Pflügers Archiv

, Volume 395, Issue 2, pp 93–98 | Cite as

The role of adrenergic mechanisms in thermoregulatory control of blood flow through capillaries and arteriovenous anastomoses in the sheep hind limb

  • J. R. S. Hales
  • A. Foldes
  • A. A. Fawcett
  • R. B. King
Heart, Circulation, Respiration and Blood; Environmental and Exercise Physiology


The possible role of adrenergic mechanisms in thermoregulatory changes in the partition of femoral blood flow between nutrient (capillary) and non-nutrient (arteriovenous anastomoses, AVA) circuits in the hind limb of conscious sheep has been investigated employing radioactive microsphere and electromagnetic blood flow measurement techniques. Constriction of AVAs, normally induced by spinal cooling, could be inhibited by phentolamine, whereas dilatation of AVAs, noramally induced by spinal heating, could be inhibited by noradrenaline or methoxamine. AVA constriction could be induced by noradrenaline or methoxamine, or dialation by phentolamine. Isoprenaline had a small dilator and propranolol a small constrictor effect on AVAs. It is concluded that adrenergic pathways involving predominantly α-receptors play a role in thermoregulatory changes in skin blood flow (through AVAs) elicited by manipulation of CNS temperature; under these conditions, β-receptors do not play any role, although manipulation of their activity will influence AVAs under non-thermoregulatory conditions. Capillary blood flows in skin, bone and fat were sensitive, at different ambient temperatures and to varying degrees, to some α-and β-adrenergic agents.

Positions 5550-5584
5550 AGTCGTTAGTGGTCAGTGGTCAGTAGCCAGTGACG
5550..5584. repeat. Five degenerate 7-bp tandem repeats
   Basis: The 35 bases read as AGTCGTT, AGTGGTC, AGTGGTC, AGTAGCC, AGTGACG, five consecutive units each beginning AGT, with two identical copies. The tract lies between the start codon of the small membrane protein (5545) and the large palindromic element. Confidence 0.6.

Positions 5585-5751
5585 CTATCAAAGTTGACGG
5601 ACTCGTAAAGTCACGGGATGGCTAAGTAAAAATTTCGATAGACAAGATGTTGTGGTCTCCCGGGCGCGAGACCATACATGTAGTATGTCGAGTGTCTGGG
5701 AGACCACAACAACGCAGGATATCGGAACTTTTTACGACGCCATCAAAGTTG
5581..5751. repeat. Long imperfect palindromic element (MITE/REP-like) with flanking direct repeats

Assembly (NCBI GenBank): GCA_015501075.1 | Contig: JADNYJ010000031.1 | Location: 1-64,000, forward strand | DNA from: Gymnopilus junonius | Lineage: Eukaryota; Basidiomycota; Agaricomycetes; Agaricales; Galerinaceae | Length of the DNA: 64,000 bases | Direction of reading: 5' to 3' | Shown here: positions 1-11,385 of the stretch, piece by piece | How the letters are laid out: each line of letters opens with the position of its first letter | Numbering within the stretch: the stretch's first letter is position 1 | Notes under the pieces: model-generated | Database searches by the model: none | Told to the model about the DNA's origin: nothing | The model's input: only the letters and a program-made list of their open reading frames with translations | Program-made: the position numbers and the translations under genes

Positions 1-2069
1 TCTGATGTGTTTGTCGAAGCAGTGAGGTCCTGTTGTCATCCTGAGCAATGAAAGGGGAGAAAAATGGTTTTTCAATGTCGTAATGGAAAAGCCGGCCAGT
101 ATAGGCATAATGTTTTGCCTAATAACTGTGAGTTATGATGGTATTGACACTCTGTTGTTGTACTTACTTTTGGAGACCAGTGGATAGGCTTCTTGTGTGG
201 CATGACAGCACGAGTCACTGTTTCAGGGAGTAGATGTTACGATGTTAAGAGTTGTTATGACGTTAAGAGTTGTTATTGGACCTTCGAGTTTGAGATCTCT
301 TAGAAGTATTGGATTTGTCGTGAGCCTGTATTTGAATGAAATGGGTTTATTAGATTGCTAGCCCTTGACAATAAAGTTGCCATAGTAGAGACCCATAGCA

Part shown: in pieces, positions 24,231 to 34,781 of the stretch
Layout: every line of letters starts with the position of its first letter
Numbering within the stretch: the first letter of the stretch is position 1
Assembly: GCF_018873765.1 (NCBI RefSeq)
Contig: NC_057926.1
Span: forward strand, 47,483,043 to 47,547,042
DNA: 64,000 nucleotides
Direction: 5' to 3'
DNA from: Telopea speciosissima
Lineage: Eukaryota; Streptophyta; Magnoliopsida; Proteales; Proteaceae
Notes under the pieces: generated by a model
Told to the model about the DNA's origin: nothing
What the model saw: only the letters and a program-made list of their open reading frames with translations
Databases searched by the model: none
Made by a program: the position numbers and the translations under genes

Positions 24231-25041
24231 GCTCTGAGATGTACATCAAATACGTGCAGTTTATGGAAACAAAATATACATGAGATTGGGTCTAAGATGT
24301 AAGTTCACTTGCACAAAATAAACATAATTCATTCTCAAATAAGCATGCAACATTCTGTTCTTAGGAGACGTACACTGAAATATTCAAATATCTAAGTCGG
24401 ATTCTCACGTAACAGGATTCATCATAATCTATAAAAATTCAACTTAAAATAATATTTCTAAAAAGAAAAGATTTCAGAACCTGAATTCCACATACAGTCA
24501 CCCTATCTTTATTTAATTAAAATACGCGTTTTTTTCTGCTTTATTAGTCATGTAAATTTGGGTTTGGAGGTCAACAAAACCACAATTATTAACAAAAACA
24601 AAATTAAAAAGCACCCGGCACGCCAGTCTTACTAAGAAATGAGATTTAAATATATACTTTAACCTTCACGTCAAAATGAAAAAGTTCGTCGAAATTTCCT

Key words

Thermoregulation Microspheres Arteriovenous anastomoses Adrenoceptor agonists/antagonists Blood flow partition Skin Bone 


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Copyright information

© Springer-Verlag 1982

Authors and Affiliations

  • J. R. S. Hales
    • 1
  • A. Foldes
    • 1
  • A. A. Fawcett
    • 1
  • R. B. King
    • 1
  1. 1.Divison of Animal ProductionCSIROBlacktownAustralia

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